CDC Reports Significant Cases of Alpha-Gal Syndrome in the United States

According to recent reports from the Centers for Disease Control and Prevention (CDC), between 2010 and 2022, over 110,000 suspected cases of alpha-gal syndrome (AGS) were identified. However, due to the nature of diagnosing AGS, which requires both positive diagnostic tests and clinical exams, it is estimated that up to 450,000 people may have been affected by this condition in the United States. The CDC highlights the need for awareness and understanding of AGS among healthcare providers, as studies reveal that many are not familiar with this emerging and potentially life-threatening allergic condition, also known as the red-meat allergy or tick bite meat allergy.

The CDC conducted two studies to shed light on the issue. In one study, over 1,500 family/general practitioners, internists, pediatricians, nurse practitioners, and physician assistants across the country were surveyed. Shockingly, nearly half of the respondents had not even heard of AGS, and about one-third expressed low confidence in diagnosing or managing patients with AGS, with only five percent feeling very confident in their abilities.

In another study, CDC researchers analyzed laboratory test results from 2017 to 2022 from a leading commercial lab that offered testing in the United States. More than 300,000 specimens were submitted by healthcare providers on behalf of patients suspected of having AGS, and over 30 percent of these tests returned positive results.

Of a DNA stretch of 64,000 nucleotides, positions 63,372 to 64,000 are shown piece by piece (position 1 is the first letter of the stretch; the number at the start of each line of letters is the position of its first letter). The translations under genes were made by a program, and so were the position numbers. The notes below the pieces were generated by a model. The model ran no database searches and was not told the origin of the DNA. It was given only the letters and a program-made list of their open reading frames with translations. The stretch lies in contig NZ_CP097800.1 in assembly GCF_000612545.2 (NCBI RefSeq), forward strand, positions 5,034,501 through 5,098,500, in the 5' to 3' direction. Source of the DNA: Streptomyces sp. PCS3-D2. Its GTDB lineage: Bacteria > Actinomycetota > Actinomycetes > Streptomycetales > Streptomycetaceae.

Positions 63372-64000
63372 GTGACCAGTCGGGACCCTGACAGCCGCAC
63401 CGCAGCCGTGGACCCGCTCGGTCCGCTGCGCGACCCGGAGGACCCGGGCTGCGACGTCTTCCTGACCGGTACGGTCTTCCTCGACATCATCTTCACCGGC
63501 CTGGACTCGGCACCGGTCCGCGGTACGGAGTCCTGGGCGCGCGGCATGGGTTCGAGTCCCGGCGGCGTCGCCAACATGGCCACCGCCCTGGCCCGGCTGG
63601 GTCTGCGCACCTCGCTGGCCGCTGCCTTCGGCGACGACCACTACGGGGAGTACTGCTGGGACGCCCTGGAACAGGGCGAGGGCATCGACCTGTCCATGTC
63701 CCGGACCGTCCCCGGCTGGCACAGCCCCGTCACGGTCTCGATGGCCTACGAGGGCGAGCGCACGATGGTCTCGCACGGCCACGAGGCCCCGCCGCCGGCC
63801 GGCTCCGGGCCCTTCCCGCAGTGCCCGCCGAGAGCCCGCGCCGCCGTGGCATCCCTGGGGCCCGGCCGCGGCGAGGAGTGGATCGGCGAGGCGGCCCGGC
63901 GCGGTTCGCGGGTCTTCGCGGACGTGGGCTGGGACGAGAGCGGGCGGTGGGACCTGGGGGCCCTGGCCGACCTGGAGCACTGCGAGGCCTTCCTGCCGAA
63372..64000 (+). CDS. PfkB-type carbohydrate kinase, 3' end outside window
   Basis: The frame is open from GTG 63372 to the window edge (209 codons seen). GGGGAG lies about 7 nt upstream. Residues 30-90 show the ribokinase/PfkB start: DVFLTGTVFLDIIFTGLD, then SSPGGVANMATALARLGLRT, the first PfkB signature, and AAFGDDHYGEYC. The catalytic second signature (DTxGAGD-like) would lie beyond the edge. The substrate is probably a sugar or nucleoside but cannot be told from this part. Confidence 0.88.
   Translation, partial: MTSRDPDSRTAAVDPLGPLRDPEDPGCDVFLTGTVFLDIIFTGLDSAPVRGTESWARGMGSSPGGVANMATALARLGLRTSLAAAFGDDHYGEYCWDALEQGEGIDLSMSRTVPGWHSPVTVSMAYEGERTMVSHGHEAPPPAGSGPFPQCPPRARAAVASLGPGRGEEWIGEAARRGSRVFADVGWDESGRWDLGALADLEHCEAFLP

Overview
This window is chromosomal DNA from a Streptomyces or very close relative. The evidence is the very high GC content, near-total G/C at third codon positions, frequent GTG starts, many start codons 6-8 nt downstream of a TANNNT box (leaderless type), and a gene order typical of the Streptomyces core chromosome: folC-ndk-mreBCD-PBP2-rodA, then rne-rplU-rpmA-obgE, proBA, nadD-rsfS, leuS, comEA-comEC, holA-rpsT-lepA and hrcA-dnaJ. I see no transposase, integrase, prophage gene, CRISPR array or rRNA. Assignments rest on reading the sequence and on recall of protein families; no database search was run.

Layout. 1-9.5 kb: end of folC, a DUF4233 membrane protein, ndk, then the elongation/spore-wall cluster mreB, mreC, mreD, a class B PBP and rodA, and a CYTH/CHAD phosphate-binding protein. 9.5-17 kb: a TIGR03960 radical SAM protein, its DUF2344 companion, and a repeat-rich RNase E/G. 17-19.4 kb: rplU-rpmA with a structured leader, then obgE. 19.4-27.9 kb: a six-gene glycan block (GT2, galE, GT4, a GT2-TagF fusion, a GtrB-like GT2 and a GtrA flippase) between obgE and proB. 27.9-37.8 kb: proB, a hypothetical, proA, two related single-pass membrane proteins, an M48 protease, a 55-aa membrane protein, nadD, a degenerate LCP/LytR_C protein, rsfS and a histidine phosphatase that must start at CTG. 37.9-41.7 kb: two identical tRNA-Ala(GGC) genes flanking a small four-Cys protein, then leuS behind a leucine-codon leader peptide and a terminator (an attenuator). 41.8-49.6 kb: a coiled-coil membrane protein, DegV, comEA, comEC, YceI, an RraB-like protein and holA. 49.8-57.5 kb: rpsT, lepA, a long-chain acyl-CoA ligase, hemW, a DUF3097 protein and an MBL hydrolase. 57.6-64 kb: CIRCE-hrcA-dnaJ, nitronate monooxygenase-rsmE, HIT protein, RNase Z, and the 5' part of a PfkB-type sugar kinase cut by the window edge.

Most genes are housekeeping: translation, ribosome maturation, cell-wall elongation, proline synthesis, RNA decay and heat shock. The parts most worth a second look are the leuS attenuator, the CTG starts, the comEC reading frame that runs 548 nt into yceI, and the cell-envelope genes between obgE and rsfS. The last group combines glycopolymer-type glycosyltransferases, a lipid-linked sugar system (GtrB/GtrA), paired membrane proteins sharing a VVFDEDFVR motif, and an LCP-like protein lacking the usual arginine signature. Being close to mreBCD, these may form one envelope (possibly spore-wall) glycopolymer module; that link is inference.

Dr. Ann Carpenter, an epidemiologist and lead author of one of the reports, emphasizes the importance of clinician awareness of AGS. Proper evaluation, diagnosis, and management of patients, along with education on tick-bite prevention, can help protect individuals from developing this allergic condition that can have lasting health impacts.

Alpha-gal is a sugar found in meat from mammals and mammal-derived products. AGS is an allergic condition triggered when individuals consume food or products containing alpha-gal. Research indicates that AGS is primarily associated with lone star tick bites in the United States, though other tick species have not been ruled out. Southern, midwestern, and mid-Atlantic regions have identified more cases with positive test results.

Dr. Johanna Salzer, senior author on both papers released by the CDC, points out the significant burden of AGS, considering the large number of undiagnosed cases due to non-specific symptoms, challenges in seeking healthcare, and lack of clinician awareness. Seeking medical attention and providing a detailed symptom history is crucial for those who suspect they might suffer from AGS. A blood test that looks for specific antibodies to alpha-gal is often recommended for diagnosis, along with allergy skin testing as per the healthcare provider’s advice.

Symptoms of AGS can vary widely, ranging from hives or itchy rash to severe stomach pain, and may appear 2-6 hours after consuming alpha-gal-containing products. Preventing tick bites is key in reducing the risk of tickborne diseases and potentially developing AGS. For more information about AGS and tick bite prevention, refer to the CDC’s resources. Stay informed, stay safe, and take care of your health!

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Source: Centers for Disease Control and Prevention [CDC]
Dr. Muhammad Hussain
Dr. Muhammad Hussain

MD, Entrepeneur & Administrator. Six years of experience, working in the field of clinical care, medical administration, and healthcare business.

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